The aim of this study is to assess the long-term effectiveness and safety of IL1Ra in Schnitzler syndrome (SchS). Between 2010 and 2012, we performed a nationwide survey among French internal medicine departments to identify SchS patients. We retrospectively analyzed the long-term efficacy and safety of IL1Ra and the outcome of patients that did not receive this treatment. Forty-two patients were included in the study, 29 of whom received IL1Ra. The mean age at disease onset was 59.9. years. Disease manifestations included urticaria (100%), fever (76%), bone/joint pain (86%), bone lesions (76%), anemia (67%), and weight loss (60%). The monoclonal gammopathy was overwhelmingly IgM kappa (83%). The mean follow-up was 9.5. years (range: 1.6-35). Two patients developed Waldenström's macroglobulinemia and one developed AA amyloidosis. All of the 29 patients who received IL1Ra responded dramatically. After a median follow-up of 36. months (range: 2-79), the effectiveness remained unchanged. All patients remained on anti-IL-1 therapy. Twenty-four patients (83%) went into complete remission and five (17%) into partial remission. Three patients experienced grade 3-4 neutropenia. Six patients developed severe infections. No lymphoproliferative diseases occurred while on IL1Ra. When last seen, all patients without anakinra had an active disease with variable impact on their quality of life. Their median corticosteroids dosage was 6. mg/d (range: 5-25). IL1Ra is effective in SchS, with a sharp corticosteroid-sparing effect. Treatment failures should lead to reconsider the diagnosis. Long-term follow-up revealed no loss of effectiveness and a favorable tolerance profile. The long-term effects on the risk of hemopathy remain unknown. © 2014 Elsevier B.V. Source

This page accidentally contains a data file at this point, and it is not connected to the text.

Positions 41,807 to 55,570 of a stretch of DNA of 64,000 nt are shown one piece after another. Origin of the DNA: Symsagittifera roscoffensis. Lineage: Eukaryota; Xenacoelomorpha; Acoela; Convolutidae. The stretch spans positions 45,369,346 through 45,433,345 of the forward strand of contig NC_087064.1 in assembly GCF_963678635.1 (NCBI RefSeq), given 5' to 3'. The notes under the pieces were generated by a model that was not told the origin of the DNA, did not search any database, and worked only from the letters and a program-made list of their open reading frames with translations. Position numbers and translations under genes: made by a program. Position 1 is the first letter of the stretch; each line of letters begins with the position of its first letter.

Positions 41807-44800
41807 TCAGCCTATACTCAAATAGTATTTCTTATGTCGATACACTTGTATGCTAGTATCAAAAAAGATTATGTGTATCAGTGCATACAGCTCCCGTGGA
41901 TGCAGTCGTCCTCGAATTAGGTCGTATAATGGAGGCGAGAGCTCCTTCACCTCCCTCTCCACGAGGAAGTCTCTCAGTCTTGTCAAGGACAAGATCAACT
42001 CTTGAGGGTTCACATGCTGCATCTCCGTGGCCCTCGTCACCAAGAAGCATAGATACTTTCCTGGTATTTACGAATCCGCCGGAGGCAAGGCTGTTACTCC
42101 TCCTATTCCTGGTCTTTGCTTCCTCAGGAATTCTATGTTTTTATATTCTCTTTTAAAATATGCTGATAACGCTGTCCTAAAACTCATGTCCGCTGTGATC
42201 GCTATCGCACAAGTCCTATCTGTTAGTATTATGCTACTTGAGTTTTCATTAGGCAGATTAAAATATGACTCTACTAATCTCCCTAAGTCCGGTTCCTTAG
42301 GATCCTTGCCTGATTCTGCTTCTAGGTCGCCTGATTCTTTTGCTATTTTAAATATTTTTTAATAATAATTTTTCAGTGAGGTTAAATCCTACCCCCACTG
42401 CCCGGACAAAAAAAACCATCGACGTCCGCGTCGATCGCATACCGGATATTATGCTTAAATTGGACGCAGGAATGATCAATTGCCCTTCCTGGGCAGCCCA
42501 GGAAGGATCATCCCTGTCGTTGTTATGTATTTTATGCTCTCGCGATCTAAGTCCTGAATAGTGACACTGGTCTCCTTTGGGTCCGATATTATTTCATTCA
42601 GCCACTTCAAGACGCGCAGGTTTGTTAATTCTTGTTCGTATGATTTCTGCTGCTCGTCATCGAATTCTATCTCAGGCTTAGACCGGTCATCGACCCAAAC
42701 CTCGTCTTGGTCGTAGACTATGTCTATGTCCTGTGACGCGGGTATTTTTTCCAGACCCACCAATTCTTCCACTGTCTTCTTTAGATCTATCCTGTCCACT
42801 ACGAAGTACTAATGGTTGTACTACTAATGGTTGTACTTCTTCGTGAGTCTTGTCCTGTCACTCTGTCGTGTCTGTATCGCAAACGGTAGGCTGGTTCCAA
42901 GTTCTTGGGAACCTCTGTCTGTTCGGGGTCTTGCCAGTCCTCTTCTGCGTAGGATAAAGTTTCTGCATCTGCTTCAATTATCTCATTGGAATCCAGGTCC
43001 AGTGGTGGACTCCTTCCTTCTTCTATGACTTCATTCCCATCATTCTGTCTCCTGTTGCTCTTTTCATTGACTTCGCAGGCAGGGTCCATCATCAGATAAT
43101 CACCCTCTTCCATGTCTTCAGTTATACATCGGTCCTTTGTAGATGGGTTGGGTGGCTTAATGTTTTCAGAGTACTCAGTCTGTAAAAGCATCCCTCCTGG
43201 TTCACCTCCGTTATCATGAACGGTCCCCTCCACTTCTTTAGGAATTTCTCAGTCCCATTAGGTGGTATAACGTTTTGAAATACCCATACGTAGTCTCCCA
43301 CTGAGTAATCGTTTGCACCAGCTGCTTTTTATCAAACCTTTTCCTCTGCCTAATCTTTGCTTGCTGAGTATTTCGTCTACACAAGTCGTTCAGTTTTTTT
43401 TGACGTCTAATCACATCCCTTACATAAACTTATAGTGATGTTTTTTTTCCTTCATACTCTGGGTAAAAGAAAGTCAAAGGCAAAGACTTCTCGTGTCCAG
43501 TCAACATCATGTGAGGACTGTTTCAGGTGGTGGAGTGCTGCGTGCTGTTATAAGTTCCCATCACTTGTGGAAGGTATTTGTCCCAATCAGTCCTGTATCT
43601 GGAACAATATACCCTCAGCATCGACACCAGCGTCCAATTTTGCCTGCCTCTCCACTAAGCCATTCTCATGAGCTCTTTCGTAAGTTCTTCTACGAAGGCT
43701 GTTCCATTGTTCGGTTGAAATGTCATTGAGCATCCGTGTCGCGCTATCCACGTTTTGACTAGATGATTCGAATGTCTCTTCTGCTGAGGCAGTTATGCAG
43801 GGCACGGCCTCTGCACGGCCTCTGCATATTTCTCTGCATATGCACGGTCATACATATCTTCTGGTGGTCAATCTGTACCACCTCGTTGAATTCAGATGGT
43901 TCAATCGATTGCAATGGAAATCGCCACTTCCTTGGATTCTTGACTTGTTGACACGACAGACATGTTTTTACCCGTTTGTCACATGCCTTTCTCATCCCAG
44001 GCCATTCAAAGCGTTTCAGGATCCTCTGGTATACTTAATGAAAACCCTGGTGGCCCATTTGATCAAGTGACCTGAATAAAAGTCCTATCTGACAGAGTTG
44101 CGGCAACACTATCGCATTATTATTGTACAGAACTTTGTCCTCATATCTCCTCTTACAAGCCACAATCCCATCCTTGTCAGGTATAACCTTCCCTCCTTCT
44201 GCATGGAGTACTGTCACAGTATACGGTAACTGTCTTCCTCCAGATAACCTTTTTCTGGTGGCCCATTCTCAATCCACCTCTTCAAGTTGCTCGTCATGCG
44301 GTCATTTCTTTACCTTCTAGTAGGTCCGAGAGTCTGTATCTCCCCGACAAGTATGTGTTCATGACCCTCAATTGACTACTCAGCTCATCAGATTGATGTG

Deram A.,University of Lille Nord de France | Genin M.,University of Lille Nord de France | Noel C.,Service de Nephrologie | Cuny D.,University of Lille Nord de France | And 85 more authors.
PLoS ONE | Year: 2014

Background: Strong geographic variations in the incidence of end-stage renal disease (ESRD) are observed in developed countries. The reasons for these variations are unknown. They may reflect regional inequalities in the populations sociodemographic characteristics, related diseases, or medical practice patterns. In France, at the district level, the highest incidence rates have been found in the Nord-Pas-de-Calais region. This area, with a high population density and homogeneous healthcare provision, represents a geographic situation which is quite suitable for the study, over small areas, of spatial disparities in the incidence of ESRD, together with their correlation with a deprivation index and other risk factors.Methods: The Renal Epidemiology and Information Network is a national registry, which lists all ESRD patients in France. All cases included in the Nord-Pas-de-Calais registry between 2005 and 2011 were extracted. Adjusted and smoothed standardized incidence ratio (SIR) was calculated for each of the 170 cantons, thanks to a hierarchical Bayesian model. The correlation between ESRD incidence and deprivation was assessed using the quintiles of Townsend index. Relative risk (RR) and credible intervals (CI) were estimated for each quintile.Results: Significant spatial disparities in ESRD incidence were found within the Nord-Pas-de-Calais region. The sex- and ageadjusted, smoothed SIRs varied from 0.66 to 1.64. Although no correlation is found with diabetic or vascular nephropathy, the smoothed SIRs are correlated with the Townsend index (RR: 1.18, 95% CI [1.00-1.34] for Q2; 1.28, 95% CI [1.11-1.47] for Q3; 1.30, 95% CI [1.14-1.51] for Q4; 1.44, 95% CI [1.32-1.74] for Q5).Conclusion: For the first time at this aggregation level in France, this study reveals significant geographic differences in ESRD incidence. Unlike the time of renal replacement care, deprivation is certainly a determinant in this phenomenon. This association is probably independent of the patients financial ability to gain access to healthcare. © 2014 Occelli et al. Source